Epic – by Nancy Ling

Nancy Ling is an Outreach Librarian at the Morrill Memorial Library. She is also an author and a poet and loves working with children and teens and teaching poetry. Read her column in the Norwood Transcript & Record.

It’s official. Fall is here as of today. This is when we ask each other questions such as where did the time go? Or what was your favorite summer memory? Surprisingly one of my best memories took place at the library. I know. It’s hard to believe. After all I did venture off to see black bears and whales in Alaska. What could beat that?

Well, the Teen Poetry Club came close. I had the privilege of introducing teens to a variety of poetic forms and several award-winning poets for five weeks. True, I was wondering who would sign up for this club. I mean, there are trips to the beach, visits to grandparents. I found the answer to that question on the first day—teens who are passionate about writing, and who are really, really good at it, too.

That said, I thought it was only appropriate that I share some of their work (with their permission, of course). I do this for two reasons: first, so you can be thoroughly impressed with the caliber of young writers here in Norwood, and second, so you may think about signing up for this workshop next summer.

Each time we covered a different topic in our workshop. Here’s a poem that one student, Lauren Swank, wrote during our first meeting. We were discussing the use of dreams and special places to jump start our writing when Lauren penned the following:

Dreams
Loud voices come from the excited crowd,
all of these sounds seem so loud.
Will he cooperate throughout the course?
Will he be a good little horse?
I look ahead at the obstacles before me.
All I am thinking about is he
who needs support because his head is down.
I tell him softly “a smile is better than a frown.”
A big horse trots on by.
My little horse seems so shy.
My horse looks up for he is towered
by the horse who has over-powered
my poor shire who is all alone
when the whistle blows he stands like stone.
I softly say “Just take your time”
and after that he seemed just fine.
He did the course in two minutes flat.
We walked past the rest and said “Beat That!”
The judges gave us a First Place prize and
I then could not believe my eyes.
Loud noises came from the excited crowd
and those noises made my shire seem so proud.

Here’s another dream-inspired poem by Dina Delic. She brings her reader right into the strange and stirring place of a dream, or nightmare as the case may be.

Breathe

Light flickers through,
blue-white like an old film,
and I see her,
silently staring at a wall
that
doesn’t
exist.
And I can see her closed lids,
see her struggling to breathe,
because her bone corset is laced too tight.
Her wings are tied up, and she wants to fly,
to feel the air on her skin,
but
she
can’t.
She is laced too tight.
Her corset won’t let her breathe.
Society won’t let her breathe.
The heavy damask curtains won’t let her breathe.
She wants out,
but she can’t get out,
can’t loosen the ribbons restraining her freedom.
The light flickers out,
and I can still see her,
struggling to be free.
To breathe.
Just breathe.
Breathe.

This one is a pantoum by Sara Harder. The poet J. Lorraine Brown came to our club to discuss this particular form. In case you want to try writing one, a pantoum as defined by Merriam Webster is “a series of quatrains rhyming abab in which the second rhyme of a quatrain recurs as the first in the succeeding quatrain, each quatrain introduces a new second rhyme (as bcbc, cdcd).”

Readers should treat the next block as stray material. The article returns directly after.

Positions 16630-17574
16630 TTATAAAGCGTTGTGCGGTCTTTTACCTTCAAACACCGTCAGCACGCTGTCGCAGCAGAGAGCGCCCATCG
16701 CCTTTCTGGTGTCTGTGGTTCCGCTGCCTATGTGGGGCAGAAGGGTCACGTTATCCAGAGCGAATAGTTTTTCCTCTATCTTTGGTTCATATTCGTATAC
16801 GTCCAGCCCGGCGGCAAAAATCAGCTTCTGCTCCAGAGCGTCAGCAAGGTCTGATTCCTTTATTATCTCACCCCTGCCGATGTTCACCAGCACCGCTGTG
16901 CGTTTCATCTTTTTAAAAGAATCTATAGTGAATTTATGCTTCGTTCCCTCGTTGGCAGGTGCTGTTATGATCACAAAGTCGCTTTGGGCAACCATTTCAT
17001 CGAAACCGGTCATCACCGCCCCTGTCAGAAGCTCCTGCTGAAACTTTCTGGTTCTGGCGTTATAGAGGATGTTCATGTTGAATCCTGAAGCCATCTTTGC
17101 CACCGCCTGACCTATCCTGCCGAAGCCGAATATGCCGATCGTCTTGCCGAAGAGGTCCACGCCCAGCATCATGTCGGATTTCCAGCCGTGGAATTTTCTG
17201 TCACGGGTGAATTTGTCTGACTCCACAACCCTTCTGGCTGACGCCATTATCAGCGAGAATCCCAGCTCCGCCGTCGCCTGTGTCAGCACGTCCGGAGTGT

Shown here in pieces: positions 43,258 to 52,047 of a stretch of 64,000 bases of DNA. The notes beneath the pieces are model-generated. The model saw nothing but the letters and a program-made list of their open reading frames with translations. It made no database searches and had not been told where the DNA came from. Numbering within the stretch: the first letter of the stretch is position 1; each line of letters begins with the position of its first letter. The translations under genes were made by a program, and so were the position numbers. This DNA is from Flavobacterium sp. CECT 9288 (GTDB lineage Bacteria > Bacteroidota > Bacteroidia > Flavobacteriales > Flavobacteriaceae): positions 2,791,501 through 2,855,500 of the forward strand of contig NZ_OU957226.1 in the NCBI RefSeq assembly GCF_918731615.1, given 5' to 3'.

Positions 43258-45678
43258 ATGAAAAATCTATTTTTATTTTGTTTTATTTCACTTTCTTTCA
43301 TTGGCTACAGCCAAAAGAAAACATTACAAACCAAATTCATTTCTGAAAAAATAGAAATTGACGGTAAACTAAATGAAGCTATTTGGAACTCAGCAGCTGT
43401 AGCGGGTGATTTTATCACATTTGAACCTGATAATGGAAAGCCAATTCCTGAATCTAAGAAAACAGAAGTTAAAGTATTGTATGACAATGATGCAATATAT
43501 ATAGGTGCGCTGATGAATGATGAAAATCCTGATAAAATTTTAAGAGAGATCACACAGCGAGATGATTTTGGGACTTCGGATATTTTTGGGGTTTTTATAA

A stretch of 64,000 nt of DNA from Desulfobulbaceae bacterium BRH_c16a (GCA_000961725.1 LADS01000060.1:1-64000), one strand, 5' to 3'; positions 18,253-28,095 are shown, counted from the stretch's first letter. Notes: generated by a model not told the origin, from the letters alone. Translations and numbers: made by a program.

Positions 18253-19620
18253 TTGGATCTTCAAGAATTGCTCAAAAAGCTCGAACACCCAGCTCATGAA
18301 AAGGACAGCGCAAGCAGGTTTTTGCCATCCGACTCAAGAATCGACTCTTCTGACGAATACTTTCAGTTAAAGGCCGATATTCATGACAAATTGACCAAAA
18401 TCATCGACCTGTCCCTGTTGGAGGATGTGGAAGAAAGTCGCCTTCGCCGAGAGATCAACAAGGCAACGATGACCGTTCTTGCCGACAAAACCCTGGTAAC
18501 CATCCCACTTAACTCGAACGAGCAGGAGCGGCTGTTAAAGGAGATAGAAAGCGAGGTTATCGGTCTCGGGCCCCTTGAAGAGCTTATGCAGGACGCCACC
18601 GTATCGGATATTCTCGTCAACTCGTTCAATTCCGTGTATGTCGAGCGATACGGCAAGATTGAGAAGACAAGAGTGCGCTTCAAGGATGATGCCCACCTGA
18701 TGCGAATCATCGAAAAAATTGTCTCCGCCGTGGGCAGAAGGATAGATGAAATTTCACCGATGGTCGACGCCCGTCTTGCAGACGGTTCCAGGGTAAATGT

Cookies

Sweet and tasty
Crunchy and round
Chocolate chip and peanut butter
Sugar cookies and almond rounds

Crunchy and round
Sticky dough on a baking tray
Sugar cookies and almond rounds
With sugar and flour and butter

Sticky dough on a baking tray
Cooling on a wire rack
With sugar and flour and butter
Mixing in a mixing bowl

Cooling on a wire rack
Chocolate chip and peanut butter
Mixing in a mixing bowl
Cookies, sweet and tasty

Another local poet, Jean Tupper, inspired the teens to write a list poem. After all, everyone has some kind of list. I’ve made my To-Do lists into poems now and then.
Often Haiku can appear deceptively easy. Short and sweet, right? But the students learned from poet, Fran Witham, that there are several key elements to haiku, including a reference to nature. This example is by Lauren Swank.

Frolicking in dandelions
Her head held high
She is free

Our final class was on ekphrastic poetry. JoAnne Preiser showed us famous works of art as inspiration for our own poems. Meenu Ravi write this poem:

Those Who Are

Our sorrows are of worlds whose patina shed
The laughter and beauty of all long lifeless
The saber of new old battles, the coronal of new queens
And jolly and simple and downhearted sorrows of me

With melody in our hands ever- shall we dance
All are our family, the world is our home
Where the voice of the wind sings my wandering feet
Through the echoing woods and the echoing street

What love shall we sow, what peace shall we gather
The voice of the breeze is the voice of our future fate
No love wishes us dawdle, no peace wishes us wait
Where the wind sings our wandering footsteps we go

So yes, when someone asks me what my best summer memory is, I tell them about my teenage poetry club. What started as the seed of an idea, grew into a spectacular experience. As a matter of fact, I think the teens had a pretty good time, too. After all, I received the ultimate compliment from them. Not only did they ask if we could do this again next summer (yah!),
but they told me it was “epic.” In teen lingo, that’s not too shabby. Then again, that’s something a few of us knew all along…poetry is definitely “epic!”

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